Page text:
Much has been written in the past two decades about women in academic science careers, but this literature is contradictory. Many analyses have revealed a level playing field, with men and women faring equally, whereas other analyses have suggested numerous areas in which the playing field is not level. The only widely-agreed-upon conclusion is that women are underrepresented in college majors, graduate school programs, and the professoriate in those fields that are the most mathematically intensive, such as geoscience, engineering, economics, mathematics/computer science, and the physical sciences. In other scientific fields (psychology, life science, social science), women are found in much higher percentages. In this monograph, we undertake extensive life-course analyses comparing the trajectories of women and men in math-intensive fields with those of their counterparts in non-math-intensive fields in which women are close to parity with or even exceed the number of men. We begin by examining early-childhood differences in spatial processing and follow this through quantitative performance in middle childhood and adolescence, including high school coursework. We then focus on the transition of the sexes from high school to college major, then to graduate school, and, finally, to careers in academic science. The results of our myriad analyses reveal that early sex differences in spatial and mathematical reasoning need not stem from biological bases, that the gap between average female and male math ability is narrowing (suggesting strong environmental influences), and that sex differences in math ability at the right tail show variation over time and across nationalities, ethnicities, and other factors, indicating that the ratio of males to females at the right tail can and does change. We find that gender differences in attitudes toward and expectations about math careers and ability (controlling for actual ability) are evident by kindergarten and increase thereafter, leading to lower female propensities to major in math-intensive subjects in college but higher female propensities to major in non-math-intensive sciences, with overall science, technology, engineering, and mathematics (STEM) majors at 50% female for more than a decade. Post-college, although men with majors in math-intensive subjects have historically chosen and completed PhDs in these fields more often than women, the gap has recently narrowed by two thirds; among non-math-intensive STEM majors, women are more likely than men to go into health and other people-related occupations instead of pursuing PhDs. Importantly, of those who obtain doctorates in math-intensive fields, men and women entering the professoriate have equivalent access to tenure-track academic jobs in science, and they persist and are remunerated at comparable rates-with some caveats that we discuss. The transition from graduate programs to assistant professorships shows more pipeline leakage in the fields in which women are already very prevalent (psychology, life science, social science) than in the math-intensive fields in which they are underrepresented but in which the number of females holding assistant professorships is at least commensurate with (if not greater than) that of males. That is, invitations to interview for tenure-track positions in math-intensive fields-as well as actual employment offers-reveal that female PhD applicants fare at least as well as their male counterparts in math-intensive fields. Along these same lines, our analyses reveal that manuscript reviewing and grant funding are gender neutral: Male and female authors and principal investigators are equally likely to have their manuscripts accepted by journal editors and their grants funded, with only very occasional exceptions. There are no compelling sex differences in hours worked or average citations per publication, but there is an overall male advantage in productivity. We attempt to reconcile these results amid the disparate claims made regarding their causes, examining sex differences in citations, hours worked, and interests. We conclude by suggesting that although in the past, gender discrimination was an important cause of women's underrepresentation in scientific academic careers, this claim has continued to be invoked after it has ceased being a valid cause of women's underrepresentation in math-intensive fields. Consequently, current barriers to women's full participation in mathematically intensive academic science fields are rooted in pre-college factors and the subsequent likelihood of majoring in these fields, and future research should focus on these barriers rather than misdirecting attention toward historical barriers that no longer account for women's underrepresentation in academic science. © The Author(s) 2014.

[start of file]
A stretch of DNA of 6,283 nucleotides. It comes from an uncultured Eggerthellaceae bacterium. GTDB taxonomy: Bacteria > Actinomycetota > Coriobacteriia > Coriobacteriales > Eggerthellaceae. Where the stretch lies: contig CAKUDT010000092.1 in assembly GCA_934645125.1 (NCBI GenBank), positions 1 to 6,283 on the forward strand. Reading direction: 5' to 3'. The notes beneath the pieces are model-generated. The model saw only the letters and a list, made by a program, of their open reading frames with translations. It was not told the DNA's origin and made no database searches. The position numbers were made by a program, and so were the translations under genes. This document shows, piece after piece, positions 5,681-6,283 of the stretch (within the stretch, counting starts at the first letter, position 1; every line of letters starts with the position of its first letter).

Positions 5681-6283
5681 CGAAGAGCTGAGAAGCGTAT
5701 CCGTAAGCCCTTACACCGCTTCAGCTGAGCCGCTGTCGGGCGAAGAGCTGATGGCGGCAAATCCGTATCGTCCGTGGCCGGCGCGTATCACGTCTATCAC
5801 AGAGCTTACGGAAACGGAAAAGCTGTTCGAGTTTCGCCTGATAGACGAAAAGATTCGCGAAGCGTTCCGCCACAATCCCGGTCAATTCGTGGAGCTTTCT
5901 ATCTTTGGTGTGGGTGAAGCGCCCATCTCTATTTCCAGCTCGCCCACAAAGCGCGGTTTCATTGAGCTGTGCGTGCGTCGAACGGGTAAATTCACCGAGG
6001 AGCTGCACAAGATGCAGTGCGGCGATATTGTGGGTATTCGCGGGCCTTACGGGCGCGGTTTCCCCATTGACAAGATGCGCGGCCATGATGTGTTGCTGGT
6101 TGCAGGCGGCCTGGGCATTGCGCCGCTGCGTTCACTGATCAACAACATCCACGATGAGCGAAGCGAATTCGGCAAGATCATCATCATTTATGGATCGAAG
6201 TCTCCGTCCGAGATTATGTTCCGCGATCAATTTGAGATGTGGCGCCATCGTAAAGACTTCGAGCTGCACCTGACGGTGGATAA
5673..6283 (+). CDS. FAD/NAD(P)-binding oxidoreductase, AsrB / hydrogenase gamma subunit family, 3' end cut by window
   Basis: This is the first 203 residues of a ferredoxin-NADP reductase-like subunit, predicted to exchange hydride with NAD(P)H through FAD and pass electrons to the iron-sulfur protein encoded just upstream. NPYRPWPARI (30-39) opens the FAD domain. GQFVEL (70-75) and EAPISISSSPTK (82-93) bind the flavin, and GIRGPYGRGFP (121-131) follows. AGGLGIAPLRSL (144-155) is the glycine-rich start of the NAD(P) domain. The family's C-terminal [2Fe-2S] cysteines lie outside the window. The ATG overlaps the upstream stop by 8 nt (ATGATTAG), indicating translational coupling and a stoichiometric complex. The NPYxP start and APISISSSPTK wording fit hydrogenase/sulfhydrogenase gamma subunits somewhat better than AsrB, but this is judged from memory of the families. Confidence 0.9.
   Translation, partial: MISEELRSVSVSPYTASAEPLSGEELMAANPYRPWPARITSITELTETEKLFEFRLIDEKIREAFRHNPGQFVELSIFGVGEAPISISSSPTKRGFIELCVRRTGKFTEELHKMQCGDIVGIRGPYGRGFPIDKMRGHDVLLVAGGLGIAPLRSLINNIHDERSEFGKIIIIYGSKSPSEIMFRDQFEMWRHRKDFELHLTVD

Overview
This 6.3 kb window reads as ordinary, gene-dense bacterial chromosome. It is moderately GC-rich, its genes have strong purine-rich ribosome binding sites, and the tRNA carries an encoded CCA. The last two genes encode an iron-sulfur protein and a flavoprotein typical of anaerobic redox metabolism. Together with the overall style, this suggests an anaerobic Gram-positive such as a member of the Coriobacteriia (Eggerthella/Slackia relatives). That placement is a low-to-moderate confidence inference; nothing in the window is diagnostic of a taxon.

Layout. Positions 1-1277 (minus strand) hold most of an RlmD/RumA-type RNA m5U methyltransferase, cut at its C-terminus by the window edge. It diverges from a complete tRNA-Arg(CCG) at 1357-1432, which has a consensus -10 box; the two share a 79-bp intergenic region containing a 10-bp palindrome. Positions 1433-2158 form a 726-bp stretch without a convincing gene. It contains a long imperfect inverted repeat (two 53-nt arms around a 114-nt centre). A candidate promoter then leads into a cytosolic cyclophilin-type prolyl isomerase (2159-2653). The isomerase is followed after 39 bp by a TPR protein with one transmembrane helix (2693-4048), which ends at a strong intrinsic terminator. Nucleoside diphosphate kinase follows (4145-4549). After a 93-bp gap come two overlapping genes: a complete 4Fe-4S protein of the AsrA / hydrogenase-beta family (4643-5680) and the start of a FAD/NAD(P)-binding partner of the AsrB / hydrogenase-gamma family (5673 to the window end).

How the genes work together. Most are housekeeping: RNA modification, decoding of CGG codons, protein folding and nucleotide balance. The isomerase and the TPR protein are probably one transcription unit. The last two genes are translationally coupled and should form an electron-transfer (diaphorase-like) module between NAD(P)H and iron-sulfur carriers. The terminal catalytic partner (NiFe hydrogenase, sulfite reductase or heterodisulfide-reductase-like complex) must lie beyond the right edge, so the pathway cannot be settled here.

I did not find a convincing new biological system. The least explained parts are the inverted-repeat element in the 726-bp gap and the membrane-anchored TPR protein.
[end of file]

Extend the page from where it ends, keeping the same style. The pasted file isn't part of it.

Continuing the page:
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            STEMing the tide: using ingroup experts to inoculate women's self-concept in science, technology, engineering, and mathematics (STEM).